Exploring the ethical challenges in microbiome research
A human rights activist and a group of anthropologists and human biologists are casting a critical lens on the way that microbiome research is conducted with Indigenous peoples.
While this isn't the first time that a call for more ethical research engagement in the biological sciences has been sounded, this approach, published in the May 16 issue of Nature Microbiology, is the first to engage the microbiome sciences from an interdisciplinary perspective.
An international group of authors from UNLV, The University of Arizona, the University of Oklahoma, and the University of Vienna, argue that the collection of microbiome data from Indigenous communities poses a series of ethical challenges that must be addressed.
The human microbiome is the collection of all microbes (bacteria, archaea, fungi, viruses, and their genes) that live on and in our bodies. Some microorganisms are beneficial and their study might lead to therapeutic benefits for a range of diseases (like treatment for inflammatory bowel disease, diabetes, or pathogen infections). The desire to identify which of these microorganisms might hold the key to unlocking treatments for global health burdens in the West has led to a push for more biological sampling in low- to middle-income countries, including more work with the world's Indigenous communities.
The authors argue that scientists target populations perceived to have less exposure to environmental toxins or who consume a "wild" diet similar to that of our ancestors, something they say is not only scientifically inaccurate, but also disrespectful to communities.
"It isn't possible to 'rewild' our diets or our bodies," says senior author, Alyssa Crittenden, an associate professor of anthropology at UNLV. "There isn't one ancestral microbiome—and even if there were, we can't somehow recreate it in the 21st century by studying particular groups of people."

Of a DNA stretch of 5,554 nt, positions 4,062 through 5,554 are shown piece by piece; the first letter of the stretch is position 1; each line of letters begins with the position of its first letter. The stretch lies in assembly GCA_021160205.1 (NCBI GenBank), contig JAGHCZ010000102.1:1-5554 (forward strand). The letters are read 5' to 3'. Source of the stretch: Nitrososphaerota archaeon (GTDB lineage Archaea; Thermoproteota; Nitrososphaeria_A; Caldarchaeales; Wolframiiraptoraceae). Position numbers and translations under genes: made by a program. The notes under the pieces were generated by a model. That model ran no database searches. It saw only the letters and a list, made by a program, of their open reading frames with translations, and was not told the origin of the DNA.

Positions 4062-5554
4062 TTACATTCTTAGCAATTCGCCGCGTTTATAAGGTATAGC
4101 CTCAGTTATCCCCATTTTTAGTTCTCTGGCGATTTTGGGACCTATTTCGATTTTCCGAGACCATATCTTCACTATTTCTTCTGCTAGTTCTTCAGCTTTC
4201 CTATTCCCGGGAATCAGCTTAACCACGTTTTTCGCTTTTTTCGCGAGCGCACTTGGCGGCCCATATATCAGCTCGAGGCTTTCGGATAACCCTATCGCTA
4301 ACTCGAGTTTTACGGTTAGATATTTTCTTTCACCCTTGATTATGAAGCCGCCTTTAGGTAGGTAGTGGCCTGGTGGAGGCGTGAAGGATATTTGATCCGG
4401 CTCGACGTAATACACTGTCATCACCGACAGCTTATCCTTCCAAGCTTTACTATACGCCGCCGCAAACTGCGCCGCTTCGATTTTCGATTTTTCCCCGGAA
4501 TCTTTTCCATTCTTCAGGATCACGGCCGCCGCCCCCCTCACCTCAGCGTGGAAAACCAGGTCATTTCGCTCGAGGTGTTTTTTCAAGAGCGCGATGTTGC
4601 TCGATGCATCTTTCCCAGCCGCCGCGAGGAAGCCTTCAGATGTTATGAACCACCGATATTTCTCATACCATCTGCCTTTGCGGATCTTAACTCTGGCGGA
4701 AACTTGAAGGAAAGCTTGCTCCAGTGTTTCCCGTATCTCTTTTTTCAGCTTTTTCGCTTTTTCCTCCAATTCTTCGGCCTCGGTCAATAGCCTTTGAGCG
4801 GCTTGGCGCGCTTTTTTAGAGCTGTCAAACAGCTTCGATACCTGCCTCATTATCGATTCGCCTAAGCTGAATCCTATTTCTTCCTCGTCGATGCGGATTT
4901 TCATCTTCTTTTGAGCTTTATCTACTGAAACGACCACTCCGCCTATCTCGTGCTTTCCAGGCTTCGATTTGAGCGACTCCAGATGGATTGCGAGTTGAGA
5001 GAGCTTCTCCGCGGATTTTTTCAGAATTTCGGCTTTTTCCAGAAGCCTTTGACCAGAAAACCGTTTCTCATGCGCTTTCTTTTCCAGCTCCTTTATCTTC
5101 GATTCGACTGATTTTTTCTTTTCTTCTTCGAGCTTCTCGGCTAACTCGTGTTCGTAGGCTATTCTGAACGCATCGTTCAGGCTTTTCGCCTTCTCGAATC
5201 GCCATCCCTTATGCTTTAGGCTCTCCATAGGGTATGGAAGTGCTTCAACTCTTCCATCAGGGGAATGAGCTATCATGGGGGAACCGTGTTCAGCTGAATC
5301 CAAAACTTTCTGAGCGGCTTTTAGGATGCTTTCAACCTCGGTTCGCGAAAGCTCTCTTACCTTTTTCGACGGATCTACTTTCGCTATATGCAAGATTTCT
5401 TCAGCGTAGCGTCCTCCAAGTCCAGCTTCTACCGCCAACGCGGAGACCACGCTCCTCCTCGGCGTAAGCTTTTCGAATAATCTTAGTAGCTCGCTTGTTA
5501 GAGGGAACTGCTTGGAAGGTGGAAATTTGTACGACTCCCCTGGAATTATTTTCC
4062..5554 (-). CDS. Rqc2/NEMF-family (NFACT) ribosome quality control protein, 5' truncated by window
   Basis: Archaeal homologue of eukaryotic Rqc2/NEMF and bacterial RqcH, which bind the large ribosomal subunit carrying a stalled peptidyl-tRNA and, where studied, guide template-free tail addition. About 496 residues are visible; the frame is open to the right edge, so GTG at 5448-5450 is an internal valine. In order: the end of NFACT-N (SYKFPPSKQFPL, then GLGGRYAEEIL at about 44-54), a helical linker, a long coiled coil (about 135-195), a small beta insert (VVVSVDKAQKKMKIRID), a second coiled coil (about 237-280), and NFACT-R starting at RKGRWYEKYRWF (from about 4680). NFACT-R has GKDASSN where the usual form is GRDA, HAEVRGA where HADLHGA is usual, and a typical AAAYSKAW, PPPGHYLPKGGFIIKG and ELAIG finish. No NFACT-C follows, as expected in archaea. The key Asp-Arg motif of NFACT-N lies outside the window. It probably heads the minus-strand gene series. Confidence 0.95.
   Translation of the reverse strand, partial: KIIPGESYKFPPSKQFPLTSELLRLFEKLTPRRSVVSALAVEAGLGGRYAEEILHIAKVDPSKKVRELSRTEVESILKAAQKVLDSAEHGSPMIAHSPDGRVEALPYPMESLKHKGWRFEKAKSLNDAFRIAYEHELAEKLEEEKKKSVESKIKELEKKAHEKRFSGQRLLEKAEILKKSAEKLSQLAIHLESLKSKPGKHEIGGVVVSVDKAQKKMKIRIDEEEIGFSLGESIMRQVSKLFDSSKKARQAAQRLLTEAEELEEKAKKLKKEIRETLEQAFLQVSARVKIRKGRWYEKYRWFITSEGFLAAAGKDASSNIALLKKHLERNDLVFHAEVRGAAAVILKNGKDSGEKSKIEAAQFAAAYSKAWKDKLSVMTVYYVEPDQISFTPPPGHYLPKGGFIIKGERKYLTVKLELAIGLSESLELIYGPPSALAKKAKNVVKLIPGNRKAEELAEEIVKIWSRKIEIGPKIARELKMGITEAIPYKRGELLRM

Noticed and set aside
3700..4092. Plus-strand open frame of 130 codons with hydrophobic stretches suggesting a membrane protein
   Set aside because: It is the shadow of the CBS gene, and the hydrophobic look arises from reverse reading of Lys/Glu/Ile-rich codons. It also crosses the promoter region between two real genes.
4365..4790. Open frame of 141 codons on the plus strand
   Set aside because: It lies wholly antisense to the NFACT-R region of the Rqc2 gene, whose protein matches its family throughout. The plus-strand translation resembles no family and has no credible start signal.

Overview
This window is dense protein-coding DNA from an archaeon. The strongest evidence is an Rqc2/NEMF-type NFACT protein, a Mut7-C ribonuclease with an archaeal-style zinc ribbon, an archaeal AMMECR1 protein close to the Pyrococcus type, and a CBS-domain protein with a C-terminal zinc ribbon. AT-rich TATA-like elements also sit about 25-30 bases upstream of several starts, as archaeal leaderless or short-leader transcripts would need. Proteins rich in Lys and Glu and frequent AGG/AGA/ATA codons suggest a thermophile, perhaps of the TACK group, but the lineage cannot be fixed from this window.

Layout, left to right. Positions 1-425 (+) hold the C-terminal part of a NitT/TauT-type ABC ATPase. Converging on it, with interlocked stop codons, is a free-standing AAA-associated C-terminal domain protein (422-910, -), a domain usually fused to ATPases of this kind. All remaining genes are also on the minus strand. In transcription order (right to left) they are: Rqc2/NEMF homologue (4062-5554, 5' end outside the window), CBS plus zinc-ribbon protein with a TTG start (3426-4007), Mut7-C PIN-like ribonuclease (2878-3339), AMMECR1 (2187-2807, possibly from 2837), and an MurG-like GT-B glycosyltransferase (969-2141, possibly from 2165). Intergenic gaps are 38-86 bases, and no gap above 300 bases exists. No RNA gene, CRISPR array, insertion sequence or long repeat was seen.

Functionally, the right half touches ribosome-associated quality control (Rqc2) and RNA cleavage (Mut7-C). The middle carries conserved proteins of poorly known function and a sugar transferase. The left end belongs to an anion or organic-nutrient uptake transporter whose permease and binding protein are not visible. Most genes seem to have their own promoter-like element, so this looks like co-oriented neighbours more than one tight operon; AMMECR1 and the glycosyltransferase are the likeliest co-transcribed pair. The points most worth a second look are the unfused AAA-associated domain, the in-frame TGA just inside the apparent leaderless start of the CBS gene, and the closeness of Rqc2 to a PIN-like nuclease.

Drawing upon years of varied work (from anthropology to genomics to Indigenous human rights law), the authors provide actionable suggestions to address the logistical and ethical quandaries of collecting biological data from Indigenous communities.
Work in the microbiome sciences "has the ability to either benefit study populations, or to further marginalize them in their own nations and beyond," says lead author Shani Mangola, a Hadzabe human rights activist and Indigenous community leader, in the paper. The authors assert that despite the long history of exploitation and legacies of colonialism inherent in extractive biological research, there is a way to engage in more ethical research.
They urge researchers to include and collaborate with participants from the outset—from project development through to publication, data management, and profit sharing. They also call for abandonment of the falsehood that gut microbiota of Indigenous communities, specifically hunter-gatherers, are somehow representative of our species' ancestral state—an argument that, by extension, places participant communities closer to that ancestral state as well.
While there is no universal approach, the authors state that the critical first step is transparent dialogue with communities and the development of inclusive research infrastructure that addresses the needs of those providing the samples as well as those collecting them.